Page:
Should I hire an attorney for arbitration?
While you are not required to hire an attorney for arbitration, it could be helpful for you to build your case to the best of your ability. It is likely that you are going up against an employer or company in arbitration. Either of these will probably have its own professional legal counsel.
You may want to consider some of the following factors when you decide whether you will hire an attorney to help with arbitration.
How the Decision Will Affect Your Life
If you are facing arbitration because of something that happened at work, there is a chance that your employment or a great deal of money is on the line.
The Difficulty of Building Your Case for the Arbiter
Arbitration is a chance to make your case known to the arbiter, but you only have one chance to make that case. Once the arbiter reaches a decision, you must live with it. Because of this, you will want to build the best case possible.
Lawyers know how to make a strong case because it is their job. They are familiar with how evidence and the law can be used to show the decisionmaker that your argument is better than your opponent’s. Zinda Law Group personal injury lawyers have prepared and argued many similar cases for our clients, and we may be able to do so for you too.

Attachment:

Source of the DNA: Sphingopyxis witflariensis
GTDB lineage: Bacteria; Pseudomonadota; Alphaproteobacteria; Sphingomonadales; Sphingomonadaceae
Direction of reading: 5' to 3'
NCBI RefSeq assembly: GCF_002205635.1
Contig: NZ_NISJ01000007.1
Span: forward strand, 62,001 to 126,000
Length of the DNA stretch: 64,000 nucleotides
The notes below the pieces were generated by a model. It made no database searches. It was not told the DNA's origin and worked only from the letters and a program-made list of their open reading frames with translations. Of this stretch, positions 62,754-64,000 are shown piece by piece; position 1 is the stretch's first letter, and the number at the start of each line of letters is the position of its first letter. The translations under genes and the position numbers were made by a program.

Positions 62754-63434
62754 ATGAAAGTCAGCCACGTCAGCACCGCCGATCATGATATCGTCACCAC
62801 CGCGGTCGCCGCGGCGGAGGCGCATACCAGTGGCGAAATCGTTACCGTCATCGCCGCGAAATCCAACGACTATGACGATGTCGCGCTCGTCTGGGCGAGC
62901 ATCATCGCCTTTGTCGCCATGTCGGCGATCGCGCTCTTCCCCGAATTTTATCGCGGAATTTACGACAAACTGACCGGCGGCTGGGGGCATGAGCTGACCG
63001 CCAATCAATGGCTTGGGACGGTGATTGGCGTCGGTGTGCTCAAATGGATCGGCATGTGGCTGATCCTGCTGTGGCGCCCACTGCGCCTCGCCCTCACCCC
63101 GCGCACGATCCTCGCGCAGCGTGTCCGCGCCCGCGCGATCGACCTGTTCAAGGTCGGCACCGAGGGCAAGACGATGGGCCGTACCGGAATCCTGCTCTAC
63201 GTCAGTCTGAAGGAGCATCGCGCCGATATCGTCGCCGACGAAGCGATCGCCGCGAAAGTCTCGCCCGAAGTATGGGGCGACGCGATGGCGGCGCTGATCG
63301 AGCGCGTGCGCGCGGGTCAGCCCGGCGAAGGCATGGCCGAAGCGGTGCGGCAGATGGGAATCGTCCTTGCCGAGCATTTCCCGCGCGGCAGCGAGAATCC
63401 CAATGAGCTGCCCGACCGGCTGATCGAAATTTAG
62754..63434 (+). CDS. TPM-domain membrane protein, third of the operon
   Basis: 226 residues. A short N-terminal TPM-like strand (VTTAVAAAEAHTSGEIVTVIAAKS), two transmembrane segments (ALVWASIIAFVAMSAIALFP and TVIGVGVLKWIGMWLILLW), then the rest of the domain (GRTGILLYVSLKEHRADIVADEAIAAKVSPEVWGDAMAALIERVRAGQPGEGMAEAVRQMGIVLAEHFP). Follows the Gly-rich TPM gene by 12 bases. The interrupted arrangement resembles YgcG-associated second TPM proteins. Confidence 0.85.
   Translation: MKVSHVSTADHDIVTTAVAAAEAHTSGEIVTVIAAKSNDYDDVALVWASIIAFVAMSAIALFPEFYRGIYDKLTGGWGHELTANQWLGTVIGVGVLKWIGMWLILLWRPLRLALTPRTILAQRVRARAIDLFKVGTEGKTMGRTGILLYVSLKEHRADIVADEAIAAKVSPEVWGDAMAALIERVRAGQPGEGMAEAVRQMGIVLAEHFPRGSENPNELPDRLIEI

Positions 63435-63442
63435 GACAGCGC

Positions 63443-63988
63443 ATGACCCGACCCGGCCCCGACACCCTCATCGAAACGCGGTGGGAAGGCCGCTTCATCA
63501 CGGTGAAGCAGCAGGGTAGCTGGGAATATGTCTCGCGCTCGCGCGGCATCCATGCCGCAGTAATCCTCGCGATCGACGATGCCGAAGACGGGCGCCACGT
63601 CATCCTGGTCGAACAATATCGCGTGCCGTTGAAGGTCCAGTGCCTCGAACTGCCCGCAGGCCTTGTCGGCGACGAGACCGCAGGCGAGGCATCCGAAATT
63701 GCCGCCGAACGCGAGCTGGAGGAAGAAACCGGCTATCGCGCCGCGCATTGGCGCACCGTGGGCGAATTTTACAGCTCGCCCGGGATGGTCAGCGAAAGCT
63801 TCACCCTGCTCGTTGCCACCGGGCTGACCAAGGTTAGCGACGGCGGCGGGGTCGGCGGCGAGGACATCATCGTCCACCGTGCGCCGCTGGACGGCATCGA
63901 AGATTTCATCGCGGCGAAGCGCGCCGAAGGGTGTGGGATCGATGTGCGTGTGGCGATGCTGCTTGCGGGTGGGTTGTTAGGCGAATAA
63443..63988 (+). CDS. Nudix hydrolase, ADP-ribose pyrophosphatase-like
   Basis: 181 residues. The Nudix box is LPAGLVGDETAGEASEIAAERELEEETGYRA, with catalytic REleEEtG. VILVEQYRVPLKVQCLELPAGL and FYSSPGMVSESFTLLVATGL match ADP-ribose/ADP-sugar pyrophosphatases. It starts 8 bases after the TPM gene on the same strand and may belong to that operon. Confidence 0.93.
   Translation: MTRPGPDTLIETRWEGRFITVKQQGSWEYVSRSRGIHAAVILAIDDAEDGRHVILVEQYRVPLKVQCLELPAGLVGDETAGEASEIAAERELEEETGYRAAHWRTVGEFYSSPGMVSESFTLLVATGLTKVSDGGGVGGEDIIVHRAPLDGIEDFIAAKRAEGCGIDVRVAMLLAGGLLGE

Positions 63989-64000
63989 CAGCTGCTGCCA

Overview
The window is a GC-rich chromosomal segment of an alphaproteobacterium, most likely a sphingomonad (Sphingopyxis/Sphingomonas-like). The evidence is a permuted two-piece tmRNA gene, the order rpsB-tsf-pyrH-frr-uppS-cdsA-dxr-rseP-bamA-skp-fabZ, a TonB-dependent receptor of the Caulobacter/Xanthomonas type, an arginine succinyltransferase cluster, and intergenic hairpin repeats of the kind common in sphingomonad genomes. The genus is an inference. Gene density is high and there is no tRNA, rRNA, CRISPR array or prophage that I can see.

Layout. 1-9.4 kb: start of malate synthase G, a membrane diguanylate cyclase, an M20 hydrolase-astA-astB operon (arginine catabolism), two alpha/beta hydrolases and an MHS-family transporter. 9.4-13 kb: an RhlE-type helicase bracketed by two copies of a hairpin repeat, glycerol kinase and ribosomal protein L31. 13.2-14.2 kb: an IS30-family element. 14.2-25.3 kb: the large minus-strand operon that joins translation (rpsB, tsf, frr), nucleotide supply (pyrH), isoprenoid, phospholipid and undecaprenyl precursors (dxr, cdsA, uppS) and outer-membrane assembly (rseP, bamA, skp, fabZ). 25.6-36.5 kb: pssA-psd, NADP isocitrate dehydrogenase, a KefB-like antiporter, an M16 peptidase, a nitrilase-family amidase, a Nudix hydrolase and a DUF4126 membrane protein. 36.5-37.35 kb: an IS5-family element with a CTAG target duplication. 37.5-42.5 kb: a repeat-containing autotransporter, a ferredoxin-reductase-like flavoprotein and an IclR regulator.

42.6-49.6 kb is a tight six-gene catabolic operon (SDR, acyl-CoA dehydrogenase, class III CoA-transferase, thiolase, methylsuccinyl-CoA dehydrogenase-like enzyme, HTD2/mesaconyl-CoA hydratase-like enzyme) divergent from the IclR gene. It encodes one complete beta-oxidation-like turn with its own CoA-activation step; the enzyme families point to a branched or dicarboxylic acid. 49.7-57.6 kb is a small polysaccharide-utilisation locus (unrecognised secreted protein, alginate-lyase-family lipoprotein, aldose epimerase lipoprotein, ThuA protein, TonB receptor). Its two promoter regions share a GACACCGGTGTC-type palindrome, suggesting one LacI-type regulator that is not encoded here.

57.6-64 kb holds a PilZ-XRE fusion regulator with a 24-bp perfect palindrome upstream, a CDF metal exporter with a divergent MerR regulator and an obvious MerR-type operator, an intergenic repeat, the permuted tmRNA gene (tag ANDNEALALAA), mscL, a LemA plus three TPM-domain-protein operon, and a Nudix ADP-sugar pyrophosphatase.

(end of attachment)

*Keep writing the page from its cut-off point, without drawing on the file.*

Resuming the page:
The Other Party’s Familiarity with Arbitration
If you are going into arbitration with a large employer or company, it is likely that the other party has gone through arbitration before. They may have made mistakes in the past and learned from them, but this is likely your first time undergoing the process.
Since they are familiar with arbitration, large employers and companies also have legal teams that know how to find an arbiter who is more company-friendly than individual-friendly. Having your own legal help can even things out.
Give our arbitration attorneys a call
If you are unsure about the mandatory arbitration clause in your contract and would like the guidance of a legal advocate, our skilled lawyers are willing to see how they can help you with your case. Call the Zinda Law Group attorneys at (800) 863-5312 to schedule your free consultation.
Our compassionate lawyers want to do what they can to help you through the arbitration process. We have a No Win, No Fee Guarantee so that you will not pay us unless we win your case for you.
Meetings with attorneys are available by appointment only.